Morphine and other opioids for pain
‘Opioids’ are a group of medicines used to treat and manage moderate to severe pain. The most widely-known opioid is morphine. Others include oxycodone, fentanyl and codeine.
Opioids work well for many types of pain and are most commonly used after surgery and for cancer pain.
1 When are opioids used?
If pain is severe and has not responded to regular paracetamol, a weak opioid, usually codeine, can be added. Codeine is similar to morphine but is about one tenth as strong. A good combination is codeine and paracetamol together in one tablet called ‘co-codamol’. If this does not help the pain, you may be offered a stronger opioid such as morphine.
Opioids can be given at any stage during an illness. If the pain improves, the dose may be reduced and sometimes stopped but if the pain is due to cancer, it is likely that the opioid will be needed long-term.
2 How effective are opioids?
Opioids are strong pain-killers and usually relieve pain effectively. Other medicines and treatments can be used at the same time as opioids because pain may have more than one cause, for example if the pain is being caused by damage to a nerve, opioids may not be so effective and other medicines may be needed in addition or instead. Most people will have good pain relief with opioids once the dose is right for them and for their pain.
3 How to take strong opioids
There are several ways to take opioids and they are available as tablets, liquid medicines and injections. Patches which release opioid medication into the body through the skin are another option.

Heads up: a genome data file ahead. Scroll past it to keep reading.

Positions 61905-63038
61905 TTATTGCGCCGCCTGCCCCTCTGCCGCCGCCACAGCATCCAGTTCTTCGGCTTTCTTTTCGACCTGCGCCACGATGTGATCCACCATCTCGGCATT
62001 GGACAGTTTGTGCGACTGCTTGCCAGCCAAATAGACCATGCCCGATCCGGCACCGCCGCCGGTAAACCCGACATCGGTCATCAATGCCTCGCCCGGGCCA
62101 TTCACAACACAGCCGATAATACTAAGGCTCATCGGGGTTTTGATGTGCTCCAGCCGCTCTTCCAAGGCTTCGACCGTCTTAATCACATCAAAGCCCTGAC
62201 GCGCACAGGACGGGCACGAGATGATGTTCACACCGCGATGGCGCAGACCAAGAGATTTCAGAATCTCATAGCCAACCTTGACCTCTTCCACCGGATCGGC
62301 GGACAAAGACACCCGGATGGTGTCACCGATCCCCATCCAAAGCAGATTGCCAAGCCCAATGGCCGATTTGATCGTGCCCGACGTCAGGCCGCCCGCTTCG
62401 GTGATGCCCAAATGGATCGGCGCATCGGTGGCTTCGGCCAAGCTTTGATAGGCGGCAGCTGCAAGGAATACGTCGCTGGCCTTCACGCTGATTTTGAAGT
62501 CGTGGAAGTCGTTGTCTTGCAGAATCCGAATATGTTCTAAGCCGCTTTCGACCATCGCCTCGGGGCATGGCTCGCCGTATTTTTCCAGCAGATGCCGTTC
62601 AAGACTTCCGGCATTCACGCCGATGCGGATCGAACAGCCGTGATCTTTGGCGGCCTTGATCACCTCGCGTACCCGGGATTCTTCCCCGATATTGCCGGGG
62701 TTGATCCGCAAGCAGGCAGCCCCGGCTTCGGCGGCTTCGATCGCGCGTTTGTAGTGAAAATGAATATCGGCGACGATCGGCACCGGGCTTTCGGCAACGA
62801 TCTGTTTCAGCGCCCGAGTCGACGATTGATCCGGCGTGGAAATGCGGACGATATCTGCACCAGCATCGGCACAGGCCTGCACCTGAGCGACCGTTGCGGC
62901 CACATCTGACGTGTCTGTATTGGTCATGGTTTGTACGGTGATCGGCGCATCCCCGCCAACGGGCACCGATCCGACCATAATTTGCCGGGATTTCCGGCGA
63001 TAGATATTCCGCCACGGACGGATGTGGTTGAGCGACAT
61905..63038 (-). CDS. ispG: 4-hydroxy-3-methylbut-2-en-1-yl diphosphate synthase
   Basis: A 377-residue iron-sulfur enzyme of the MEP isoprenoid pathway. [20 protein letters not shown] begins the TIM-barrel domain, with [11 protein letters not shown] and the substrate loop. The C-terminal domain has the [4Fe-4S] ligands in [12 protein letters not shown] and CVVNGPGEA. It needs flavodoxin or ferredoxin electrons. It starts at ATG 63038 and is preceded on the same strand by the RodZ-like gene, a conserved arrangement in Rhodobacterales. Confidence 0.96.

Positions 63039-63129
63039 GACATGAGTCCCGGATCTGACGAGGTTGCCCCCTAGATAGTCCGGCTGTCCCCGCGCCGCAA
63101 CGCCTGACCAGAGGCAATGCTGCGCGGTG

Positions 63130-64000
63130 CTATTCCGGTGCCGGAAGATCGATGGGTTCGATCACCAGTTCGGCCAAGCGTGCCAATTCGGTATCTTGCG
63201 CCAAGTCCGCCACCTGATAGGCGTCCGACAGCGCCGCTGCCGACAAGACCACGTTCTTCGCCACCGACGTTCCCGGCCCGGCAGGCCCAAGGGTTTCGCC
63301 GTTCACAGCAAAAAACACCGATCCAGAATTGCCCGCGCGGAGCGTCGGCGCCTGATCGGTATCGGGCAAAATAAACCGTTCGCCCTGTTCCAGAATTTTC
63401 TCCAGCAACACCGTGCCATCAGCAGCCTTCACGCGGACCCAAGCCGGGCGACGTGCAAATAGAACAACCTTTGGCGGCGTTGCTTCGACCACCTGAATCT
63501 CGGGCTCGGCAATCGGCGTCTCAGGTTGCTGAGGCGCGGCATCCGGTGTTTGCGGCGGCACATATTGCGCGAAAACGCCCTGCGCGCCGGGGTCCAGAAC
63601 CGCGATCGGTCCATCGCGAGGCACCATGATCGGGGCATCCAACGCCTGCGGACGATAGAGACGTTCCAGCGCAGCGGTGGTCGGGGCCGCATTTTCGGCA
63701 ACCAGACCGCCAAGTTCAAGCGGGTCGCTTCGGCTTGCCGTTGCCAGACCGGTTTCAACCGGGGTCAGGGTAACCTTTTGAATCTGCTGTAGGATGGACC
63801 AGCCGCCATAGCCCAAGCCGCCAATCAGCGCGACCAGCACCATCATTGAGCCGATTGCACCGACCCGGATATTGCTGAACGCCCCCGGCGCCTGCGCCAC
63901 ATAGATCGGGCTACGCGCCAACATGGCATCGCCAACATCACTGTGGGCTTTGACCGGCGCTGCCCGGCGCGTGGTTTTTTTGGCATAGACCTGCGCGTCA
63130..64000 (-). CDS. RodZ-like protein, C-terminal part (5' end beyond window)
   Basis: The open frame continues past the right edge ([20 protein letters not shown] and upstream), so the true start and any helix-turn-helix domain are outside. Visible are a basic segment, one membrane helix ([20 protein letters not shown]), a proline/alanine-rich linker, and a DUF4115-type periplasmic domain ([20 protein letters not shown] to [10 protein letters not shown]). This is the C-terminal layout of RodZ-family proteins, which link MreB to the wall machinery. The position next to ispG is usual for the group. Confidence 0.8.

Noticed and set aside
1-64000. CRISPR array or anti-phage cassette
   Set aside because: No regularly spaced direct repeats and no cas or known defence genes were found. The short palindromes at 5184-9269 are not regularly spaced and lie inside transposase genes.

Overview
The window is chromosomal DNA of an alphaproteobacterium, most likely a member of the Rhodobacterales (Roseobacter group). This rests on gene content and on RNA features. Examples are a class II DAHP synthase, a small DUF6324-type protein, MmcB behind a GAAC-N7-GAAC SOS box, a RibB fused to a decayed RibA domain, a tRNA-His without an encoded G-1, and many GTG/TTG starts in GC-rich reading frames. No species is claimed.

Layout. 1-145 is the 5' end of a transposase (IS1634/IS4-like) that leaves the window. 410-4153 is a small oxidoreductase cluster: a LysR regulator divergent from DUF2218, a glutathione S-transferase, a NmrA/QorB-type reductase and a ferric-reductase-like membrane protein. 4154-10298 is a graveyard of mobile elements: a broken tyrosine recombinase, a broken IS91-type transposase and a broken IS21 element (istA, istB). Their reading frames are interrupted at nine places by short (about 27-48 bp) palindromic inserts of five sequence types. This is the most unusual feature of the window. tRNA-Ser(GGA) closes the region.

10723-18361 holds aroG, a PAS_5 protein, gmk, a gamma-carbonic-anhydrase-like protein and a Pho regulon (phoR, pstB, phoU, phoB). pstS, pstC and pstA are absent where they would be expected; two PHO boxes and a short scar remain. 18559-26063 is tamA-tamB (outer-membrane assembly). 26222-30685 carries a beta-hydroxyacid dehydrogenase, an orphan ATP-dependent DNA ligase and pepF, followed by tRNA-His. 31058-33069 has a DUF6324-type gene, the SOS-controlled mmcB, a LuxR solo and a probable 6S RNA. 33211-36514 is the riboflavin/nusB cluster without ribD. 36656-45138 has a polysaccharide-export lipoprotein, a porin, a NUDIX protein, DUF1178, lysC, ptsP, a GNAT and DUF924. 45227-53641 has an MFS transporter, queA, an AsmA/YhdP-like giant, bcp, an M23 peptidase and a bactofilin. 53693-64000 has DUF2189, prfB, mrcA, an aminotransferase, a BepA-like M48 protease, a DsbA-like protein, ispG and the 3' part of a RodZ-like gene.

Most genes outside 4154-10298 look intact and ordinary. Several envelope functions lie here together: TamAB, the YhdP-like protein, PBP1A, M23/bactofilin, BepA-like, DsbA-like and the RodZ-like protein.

Immediate-release preparations (I/R)
These usually start to work within 20 to 30 minutes and their effects last for about 4 hours. They may be used to work out the right dose for you as it can be increased or decreased quickly.
I/R opioids can also be used ‘when necessary’ to fit with the pain. If the pain is there all the time, I/R products will need to be taken several times a day.
• I/R opioids include Oramorph, Sevredol tablets and oxycodone capsules (and also Abstral tablets, which are different and last for a shorter period).
Modified-release preparations (M/R)
These also start to work within about 30 minutes but they are designed to be effective for 12 hours or longer, depending on the preparation. It is important to take M/R opioids at regular times – perhaps 9am and 9pm to ensure the pain is controlled evenly.
• M/R opioids include MST tablets, Zomorph capsules and oxycodone M/R tablets.
Patches which work through the skin last for several days – some three or four days and some for seven days. These can be very convenient when pain stays at the same level.
• Patches include fentanyl, Durogesic, Matrifen, Bu-Trans and Transtec.
Injections work within about 15 minutes and the effects can last for about four hours, depending on the opioid. If you have problems taking medicines by mouth then you may be offered opioids by injection or by using a syringe pump which gives the opioid continuously over 24 hours.
• Injections include morphine, diamorphine, oxycodone and alfentanil.
In most cases, you will be offered an opioid that works ‘around the clock’ and given another I/R opioid to take for extra pain relief when required. You will be given instructions for how and when to take these different opioids.